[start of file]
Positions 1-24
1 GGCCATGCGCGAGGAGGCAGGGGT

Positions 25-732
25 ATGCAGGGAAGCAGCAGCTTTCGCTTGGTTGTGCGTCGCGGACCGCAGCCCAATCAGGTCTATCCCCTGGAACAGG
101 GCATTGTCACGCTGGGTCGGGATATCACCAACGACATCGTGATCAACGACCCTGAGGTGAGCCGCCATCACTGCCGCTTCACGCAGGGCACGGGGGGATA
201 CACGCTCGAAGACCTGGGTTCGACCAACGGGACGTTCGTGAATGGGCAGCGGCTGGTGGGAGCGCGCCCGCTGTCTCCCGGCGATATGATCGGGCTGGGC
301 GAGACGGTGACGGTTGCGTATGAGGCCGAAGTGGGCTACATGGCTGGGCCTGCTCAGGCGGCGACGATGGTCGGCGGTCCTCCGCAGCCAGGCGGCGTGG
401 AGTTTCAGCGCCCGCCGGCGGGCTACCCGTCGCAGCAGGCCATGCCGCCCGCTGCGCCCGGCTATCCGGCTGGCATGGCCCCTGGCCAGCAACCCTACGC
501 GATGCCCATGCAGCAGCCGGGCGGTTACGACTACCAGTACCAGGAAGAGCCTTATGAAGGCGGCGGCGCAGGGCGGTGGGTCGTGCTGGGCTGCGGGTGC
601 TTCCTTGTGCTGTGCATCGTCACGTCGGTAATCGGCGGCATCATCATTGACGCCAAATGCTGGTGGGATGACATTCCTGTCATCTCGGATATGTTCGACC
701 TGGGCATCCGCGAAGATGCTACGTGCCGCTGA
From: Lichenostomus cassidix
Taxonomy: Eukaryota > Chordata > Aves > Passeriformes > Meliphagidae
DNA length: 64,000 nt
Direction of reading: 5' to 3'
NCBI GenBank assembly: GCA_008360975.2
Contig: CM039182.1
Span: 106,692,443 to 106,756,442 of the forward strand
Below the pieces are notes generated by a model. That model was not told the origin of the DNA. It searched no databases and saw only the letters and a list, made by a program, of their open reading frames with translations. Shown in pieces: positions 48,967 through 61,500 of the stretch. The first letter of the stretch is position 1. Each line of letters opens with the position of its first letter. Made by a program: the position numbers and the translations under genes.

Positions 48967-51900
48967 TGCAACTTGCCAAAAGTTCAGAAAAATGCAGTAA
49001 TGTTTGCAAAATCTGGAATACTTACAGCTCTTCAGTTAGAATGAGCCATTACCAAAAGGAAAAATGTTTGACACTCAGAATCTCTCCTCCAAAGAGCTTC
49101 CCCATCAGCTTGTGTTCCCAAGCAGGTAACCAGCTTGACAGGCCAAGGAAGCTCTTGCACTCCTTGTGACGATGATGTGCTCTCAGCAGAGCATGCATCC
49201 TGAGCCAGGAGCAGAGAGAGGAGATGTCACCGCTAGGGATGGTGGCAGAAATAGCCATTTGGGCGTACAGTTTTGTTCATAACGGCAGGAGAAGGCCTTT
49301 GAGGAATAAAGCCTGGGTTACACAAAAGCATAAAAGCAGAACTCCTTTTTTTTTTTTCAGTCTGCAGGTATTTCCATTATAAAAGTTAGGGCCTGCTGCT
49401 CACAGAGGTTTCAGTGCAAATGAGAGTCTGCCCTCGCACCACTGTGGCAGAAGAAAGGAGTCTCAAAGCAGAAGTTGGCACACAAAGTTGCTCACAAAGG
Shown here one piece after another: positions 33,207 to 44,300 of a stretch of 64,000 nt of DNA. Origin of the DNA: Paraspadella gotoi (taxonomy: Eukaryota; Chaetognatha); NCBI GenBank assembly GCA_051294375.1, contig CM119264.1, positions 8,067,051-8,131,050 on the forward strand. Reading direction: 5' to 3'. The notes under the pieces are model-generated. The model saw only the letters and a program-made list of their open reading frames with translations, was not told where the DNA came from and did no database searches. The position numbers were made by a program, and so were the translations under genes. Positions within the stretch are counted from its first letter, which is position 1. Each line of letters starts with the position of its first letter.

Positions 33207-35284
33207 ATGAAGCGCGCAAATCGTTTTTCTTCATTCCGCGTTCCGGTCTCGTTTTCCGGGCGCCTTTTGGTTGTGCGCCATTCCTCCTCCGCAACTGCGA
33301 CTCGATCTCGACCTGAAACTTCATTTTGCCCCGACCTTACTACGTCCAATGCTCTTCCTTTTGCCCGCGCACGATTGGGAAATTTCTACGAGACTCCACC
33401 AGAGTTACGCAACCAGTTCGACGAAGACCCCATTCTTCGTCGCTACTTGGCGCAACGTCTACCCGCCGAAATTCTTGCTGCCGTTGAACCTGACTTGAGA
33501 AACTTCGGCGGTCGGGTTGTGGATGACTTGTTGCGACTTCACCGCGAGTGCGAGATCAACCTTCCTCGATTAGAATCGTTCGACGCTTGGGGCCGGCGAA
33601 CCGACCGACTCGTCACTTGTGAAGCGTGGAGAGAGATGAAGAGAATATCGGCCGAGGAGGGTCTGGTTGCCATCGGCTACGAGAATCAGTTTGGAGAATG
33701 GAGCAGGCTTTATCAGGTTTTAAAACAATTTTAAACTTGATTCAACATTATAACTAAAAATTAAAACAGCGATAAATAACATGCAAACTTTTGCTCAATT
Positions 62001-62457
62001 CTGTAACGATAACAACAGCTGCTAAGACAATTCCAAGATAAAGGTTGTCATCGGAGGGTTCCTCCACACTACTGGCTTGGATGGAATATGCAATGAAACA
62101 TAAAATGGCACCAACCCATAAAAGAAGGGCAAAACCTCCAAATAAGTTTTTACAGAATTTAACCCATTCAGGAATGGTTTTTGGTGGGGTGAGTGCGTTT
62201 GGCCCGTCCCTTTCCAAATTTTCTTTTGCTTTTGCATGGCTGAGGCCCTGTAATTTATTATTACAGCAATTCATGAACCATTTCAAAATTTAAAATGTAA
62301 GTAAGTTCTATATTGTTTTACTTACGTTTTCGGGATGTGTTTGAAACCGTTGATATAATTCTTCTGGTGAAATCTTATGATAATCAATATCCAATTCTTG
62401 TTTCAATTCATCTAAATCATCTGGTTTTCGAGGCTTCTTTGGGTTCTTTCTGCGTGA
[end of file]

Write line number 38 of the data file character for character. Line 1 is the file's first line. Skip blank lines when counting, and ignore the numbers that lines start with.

62201 GGCCCGTCCCTTTCCAAATTTTCTTTTGCTTTTGCATGGCTGAGGCCCTGTAATTTATTATTACAGCAATTCATGAACCATTTCAAAATTTAAAATGTAA